Yukichi Chuganji (中願寺 雄吉; Chūganji Yūkichi, 23 March 1889 – 28 September 2003) was a Japanese supercentenarian who at the time of his death at age 114 years, 189 days was the 4th oldest person ever from Japan as well as the oldest person ever from the island of Kyushu, and the world's oldest living person. However, he was only verified as the oldest living man as the oldest living person was believed to be Kamato Hongo, also from Kyushu, who claimed to be almost one and a half year older but was more likely around four years younger and therefore became disputed.
Chuganji, who was born in Fukuoka Prefecture, graduated from a technical school in early 1900s and worked as a silkworm breeder, instructor in the agricultural specialty, as a bank employee, and community welfare officer. He had 4 sons and one daughter, who was 74 years old at the time of his death and the only living child, 7 grandchildren and 12 great-grandchildren. He did not like to eat vegetables but liked beef, pork and chicken, and daily ate toffee and drank a glass of milk and the occasional apple juice and only drank alcohol in moderation (and believed that to be the secret to his long life). During the last years of his life, he had failing eye sight and was bedridden.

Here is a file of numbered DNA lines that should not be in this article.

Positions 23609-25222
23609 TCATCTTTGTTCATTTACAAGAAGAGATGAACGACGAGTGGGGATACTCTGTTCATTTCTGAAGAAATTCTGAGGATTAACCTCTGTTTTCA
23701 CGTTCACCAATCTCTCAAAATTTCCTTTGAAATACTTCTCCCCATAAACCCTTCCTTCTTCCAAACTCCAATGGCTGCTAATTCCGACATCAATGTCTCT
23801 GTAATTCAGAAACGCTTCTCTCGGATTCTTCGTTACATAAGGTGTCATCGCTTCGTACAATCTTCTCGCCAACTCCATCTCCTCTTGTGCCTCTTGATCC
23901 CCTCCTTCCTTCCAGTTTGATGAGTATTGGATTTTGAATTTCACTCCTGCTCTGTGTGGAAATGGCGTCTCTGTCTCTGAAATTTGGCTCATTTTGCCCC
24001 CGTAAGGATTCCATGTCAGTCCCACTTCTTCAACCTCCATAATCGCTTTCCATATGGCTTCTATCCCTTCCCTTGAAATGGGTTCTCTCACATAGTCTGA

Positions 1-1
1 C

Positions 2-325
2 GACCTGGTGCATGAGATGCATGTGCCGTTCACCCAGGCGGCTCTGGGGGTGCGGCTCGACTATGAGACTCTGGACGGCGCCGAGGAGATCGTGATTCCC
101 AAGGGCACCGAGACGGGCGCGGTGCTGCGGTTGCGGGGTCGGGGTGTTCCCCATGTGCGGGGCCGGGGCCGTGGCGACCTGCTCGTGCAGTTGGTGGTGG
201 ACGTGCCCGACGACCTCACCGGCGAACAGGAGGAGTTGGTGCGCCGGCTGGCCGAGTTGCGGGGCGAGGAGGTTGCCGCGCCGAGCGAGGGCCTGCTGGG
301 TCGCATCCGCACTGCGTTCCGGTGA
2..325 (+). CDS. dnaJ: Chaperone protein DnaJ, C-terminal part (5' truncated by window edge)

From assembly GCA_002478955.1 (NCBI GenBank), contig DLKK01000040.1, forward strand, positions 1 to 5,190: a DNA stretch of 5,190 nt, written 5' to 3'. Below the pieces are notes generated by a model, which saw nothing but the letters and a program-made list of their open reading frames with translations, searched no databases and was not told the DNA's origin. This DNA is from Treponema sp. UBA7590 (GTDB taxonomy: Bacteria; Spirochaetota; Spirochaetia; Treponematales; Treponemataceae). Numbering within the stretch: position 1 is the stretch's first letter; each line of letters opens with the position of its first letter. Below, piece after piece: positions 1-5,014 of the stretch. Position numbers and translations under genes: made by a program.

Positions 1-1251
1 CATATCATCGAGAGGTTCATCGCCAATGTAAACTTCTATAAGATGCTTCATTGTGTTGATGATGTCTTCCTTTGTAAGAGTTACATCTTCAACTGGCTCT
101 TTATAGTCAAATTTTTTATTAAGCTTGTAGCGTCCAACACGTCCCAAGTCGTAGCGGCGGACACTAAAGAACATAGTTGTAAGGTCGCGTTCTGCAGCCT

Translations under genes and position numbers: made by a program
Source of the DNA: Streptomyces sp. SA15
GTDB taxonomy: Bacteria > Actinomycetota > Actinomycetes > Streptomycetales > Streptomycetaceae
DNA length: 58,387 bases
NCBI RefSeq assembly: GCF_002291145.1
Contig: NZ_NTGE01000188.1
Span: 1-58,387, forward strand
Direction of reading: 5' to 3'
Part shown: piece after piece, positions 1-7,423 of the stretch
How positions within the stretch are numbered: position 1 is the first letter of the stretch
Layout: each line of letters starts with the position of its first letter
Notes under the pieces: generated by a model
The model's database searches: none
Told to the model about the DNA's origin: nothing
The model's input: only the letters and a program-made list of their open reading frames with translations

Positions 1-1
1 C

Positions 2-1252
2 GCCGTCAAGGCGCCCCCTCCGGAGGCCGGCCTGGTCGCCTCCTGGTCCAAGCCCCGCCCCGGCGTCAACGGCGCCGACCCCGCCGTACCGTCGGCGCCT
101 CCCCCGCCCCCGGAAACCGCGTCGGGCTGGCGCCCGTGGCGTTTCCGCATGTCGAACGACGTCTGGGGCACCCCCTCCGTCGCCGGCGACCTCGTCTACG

Chuganji, who was the 6th Japanese man to become a supercentenarian as well as the oldest living Japanese man after Sadayoshi Tanabe's death on 18 January 2000 and later the third Japanese man to become at least 112 years old as well as the oldest Japanese man ever after surpassing both Gengan Tonaki and Denzo Ishizaki, was the oldest living man in the world after the death of Italian World War I-veteran Antonio Todde on 3 January 2002, the same day as he became Japan's oldest living person after Matsuno Oikawa's death, and later also the oldest living person in the world after Americanwoman Mae Harrington on 29 December 2002. On 23 March 2003, Chuganji became the first Japanese man, as well as the third man in the world and the first since Christian Mortensen's death almost 5 years earlier, to reach age 114.
On the evening of Sunday 28 September 2003, after being served a glass of apple juice by his daughter, Chuganji died of natural causes aged 114 years, 189 days and was the third oldest man ever behind Christian Mortensen and Mathew Beard and the oldest Japanese man ever before 26 October 2011 when Jiroemon Kimura, the second Japanese man to become 114 years old, surpassed his age, and later even Mortensen's age, and (since 111-year-old Norio Kawada's death on 6 June 2003) the only living Japanese male supercentenarian. The first Japanese man to become a supercentenarian after Chuganji's death was Kohachi Shigetaka (10 May 1895 – 3 July 2005); Kameni Nakamura and Minsho Ozawa, who were the oldest living Japanese men after Chuganji and both born in October 1894 and died in 2004, only lived to age 109, as well as Totaro Murakami who succeeded Minsho Ozawa.